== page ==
Age. As you become older, your body becomes less able to process alcohol. This means that as you age, it will take fewer drinks for you to become drunk.
Frequency of alcohol consumption. Those who routinely consume large quantities of alcohol tend to become drunk more slowly than those who don’t.
Amount of food consumed. Having a full stomach can slow down the absorption of alcohol. Of course, eventually, the alcohol will make its way into the bloodstream, so it does not follow that eating will ultimately prevent you from becoming drunk.

Each year, over 10,000 people die from drunk-driving accidents. As summer parties rage on, it is important that we all do our part to spread the word about the dangers of driving drunk. If you suspect that you will be in a situation where alcohol is being served, consider talking with your local Any Lab Test Now facility about their easy breath or saliva tests that measure blood alcohol levels.

Understanding the Causes of Anemia and How it Affects Those Who Have It

Anemia Photo

Everyone feels run-down at times. Sometimes, this is simply a matter of getting too little sleep, having the sniffles or battling too much stress. When you can’t identify a reason for your fatigue, however, there could be an underlying cause for it. One such cause is anemia.

Anemia is a fairly common condition, affecting approximately 3 million Americans each year. There are several types of anemia, but the common thread among them is that either the body’s red blood cell count is lower than normal or the hemoglobin level within the cells is lower than normal. Hemoglobin is responsible for transporting oxygen through the blood to the body’s tissues. If there aren’t enough blood cells containing hemoglobin, or hemoglobin levels are too low, oxygen is not being transported throughout the body efficiently.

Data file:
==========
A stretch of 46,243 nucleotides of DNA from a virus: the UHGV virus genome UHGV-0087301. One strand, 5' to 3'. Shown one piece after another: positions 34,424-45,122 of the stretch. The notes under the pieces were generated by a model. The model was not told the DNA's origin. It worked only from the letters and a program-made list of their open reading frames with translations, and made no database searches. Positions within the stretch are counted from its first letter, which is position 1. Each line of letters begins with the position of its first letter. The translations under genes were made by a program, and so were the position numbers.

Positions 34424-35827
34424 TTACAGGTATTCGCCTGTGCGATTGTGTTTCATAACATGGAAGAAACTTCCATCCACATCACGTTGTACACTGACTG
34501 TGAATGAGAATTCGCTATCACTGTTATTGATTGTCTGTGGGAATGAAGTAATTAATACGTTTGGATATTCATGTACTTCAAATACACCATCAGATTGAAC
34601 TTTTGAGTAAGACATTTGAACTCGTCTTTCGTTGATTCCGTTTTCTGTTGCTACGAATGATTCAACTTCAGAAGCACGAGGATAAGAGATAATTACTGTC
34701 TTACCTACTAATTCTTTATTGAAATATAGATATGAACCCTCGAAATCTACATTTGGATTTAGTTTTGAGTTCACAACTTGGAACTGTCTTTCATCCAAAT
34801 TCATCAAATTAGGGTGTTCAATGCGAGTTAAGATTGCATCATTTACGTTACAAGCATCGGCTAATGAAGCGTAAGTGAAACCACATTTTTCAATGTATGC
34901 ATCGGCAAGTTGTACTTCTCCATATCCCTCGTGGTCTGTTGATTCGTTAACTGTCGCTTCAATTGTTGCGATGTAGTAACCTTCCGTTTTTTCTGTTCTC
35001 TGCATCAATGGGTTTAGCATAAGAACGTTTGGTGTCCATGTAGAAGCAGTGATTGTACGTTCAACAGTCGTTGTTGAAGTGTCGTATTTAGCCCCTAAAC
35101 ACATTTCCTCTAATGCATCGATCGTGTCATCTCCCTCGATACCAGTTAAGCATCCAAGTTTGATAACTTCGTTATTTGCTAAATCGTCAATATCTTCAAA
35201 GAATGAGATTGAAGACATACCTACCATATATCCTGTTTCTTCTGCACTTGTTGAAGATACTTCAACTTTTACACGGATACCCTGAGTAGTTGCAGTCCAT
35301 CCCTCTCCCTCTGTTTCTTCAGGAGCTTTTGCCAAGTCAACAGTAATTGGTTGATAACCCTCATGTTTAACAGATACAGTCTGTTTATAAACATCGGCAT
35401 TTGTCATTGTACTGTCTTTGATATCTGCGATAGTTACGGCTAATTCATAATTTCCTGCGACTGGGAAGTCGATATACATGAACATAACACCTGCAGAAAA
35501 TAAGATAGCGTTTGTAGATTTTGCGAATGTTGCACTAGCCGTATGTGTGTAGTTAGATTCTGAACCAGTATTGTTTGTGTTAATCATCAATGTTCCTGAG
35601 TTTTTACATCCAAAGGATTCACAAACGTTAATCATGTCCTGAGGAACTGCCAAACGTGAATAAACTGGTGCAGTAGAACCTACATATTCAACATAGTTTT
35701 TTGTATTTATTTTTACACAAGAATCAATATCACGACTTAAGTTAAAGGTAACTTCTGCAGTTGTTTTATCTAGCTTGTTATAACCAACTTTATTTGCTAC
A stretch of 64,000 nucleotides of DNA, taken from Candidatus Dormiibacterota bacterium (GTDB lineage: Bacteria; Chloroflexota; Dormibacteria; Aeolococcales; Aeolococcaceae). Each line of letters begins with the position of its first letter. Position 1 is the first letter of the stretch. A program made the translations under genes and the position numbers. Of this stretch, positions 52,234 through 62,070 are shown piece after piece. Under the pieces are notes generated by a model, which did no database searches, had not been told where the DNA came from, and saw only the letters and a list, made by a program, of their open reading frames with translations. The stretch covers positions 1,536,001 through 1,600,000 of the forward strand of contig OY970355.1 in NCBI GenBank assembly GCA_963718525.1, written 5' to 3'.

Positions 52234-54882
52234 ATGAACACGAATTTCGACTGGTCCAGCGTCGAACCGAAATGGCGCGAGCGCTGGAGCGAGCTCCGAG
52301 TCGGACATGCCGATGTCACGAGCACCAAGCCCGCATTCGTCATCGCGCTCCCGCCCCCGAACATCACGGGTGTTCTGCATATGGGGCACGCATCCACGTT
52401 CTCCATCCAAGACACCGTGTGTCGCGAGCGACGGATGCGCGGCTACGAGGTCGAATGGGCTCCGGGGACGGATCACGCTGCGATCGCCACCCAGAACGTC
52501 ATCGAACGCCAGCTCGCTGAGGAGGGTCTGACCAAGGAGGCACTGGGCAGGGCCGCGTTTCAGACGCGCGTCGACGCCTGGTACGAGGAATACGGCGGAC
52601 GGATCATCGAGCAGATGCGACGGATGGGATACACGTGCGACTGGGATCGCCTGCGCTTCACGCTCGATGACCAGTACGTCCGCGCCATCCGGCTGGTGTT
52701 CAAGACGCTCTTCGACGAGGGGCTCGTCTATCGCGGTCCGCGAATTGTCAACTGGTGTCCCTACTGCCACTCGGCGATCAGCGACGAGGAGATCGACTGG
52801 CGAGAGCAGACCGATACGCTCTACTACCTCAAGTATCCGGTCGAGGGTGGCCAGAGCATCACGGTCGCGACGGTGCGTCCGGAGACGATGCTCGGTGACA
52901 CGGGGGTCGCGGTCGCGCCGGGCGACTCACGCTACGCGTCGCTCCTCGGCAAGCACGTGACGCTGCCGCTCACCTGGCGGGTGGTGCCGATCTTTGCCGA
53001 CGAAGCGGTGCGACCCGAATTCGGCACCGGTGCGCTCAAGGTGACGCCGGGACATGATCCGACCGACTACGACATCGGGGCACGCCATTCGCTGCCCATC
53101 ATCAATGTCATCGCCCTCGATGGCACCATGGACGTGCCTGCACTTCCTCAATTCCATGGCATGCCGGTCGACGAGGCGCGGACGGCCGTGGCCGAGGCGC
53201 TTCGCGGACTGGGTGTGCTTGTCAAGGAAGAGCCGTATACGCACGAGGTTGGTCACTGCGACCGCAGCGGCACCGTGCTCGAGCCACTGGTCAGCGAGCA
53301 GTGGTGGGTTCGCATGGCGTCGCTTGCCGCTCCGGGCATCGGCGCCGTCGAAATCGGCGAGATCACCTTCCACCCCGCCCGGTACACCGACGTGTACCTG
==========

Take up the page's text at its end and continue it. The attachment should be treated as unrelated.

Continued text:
When our bodies aren’t getting enough oxygen, we become fatigued. Certainly, this means that the body may feel weak and tired, but it can also mean that you experience:

  • Headaches and dizziness
  • Chest pains
  • Irregular heartbeat
  • Shortness of breath
  • Pale skin
  • Cold hands and feet
  • Cognitive problems

When you first begin to suffer from anemia, the symptoms may not be severe; if left untreated, the lack of oxygen will cause the symptoms to worsen over time.

Each of the different types of anemia has a different cause. Some types are caused by low iron levels or vitamin deficiencies. Others, like sickle cell anemia, are inherited and are the result of misshapen blood cells. Still others stem from chronic diseases or diseases of the bone marrow, a tissue in the body that creates red blood cells.